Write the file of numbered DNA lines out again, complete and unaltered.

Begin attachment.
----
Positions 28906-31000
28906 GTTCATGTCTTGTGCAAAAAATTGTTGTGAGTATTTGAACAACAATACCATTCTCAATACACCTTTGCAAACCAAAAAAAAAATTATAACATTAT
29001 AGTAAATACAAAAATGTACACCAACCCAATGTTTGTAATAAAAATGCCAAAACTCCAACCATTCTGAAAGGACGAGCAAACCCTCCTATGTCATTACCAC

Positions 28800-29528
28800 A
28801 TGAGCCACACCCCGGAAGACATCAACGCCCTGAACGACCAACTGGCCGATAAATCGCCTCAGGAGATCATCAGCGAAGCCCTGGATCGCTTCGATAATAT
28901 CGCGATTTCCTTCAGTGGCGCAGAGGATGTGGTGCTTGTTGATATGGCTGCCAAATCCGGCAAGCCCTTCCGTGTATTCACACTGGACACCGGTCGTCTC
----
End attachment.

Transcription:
Positions 28906-31000
28906 GTTCATGTCTTGTGCAAAAAATTGTTGTGAGTATTTGAACAACAATACCATTCTCAATACACCTTTGCAAACCAAAAAAAAAATTATAACATTAT
29001 AGTAAATACAAAAATGTACACCAACCCAATGTTTGTAATAAAAATGCCAAAACTCCAACCATTCTGAAAGGACGAGCAAACCCTCCTATGTCATTACCAC

Positions 28800-29528
28800 A
28801 TGAGCCACACCCCGGAAGACATCAACGCCCTGAACGACCAACTGGCCGATAAATCGCCTCAGGAGATCATCAGCGAAGCCCTGGATCGCTTCGATAATAT
28901 CGCGATTTCCTTCAGTGGCGCAGAGGATGTGGTGCTTGTTGATATGGCTGCCAAATCCGGCAAGCCCTTCCGTGTATTCACACTGGACACCGGTCGTCTC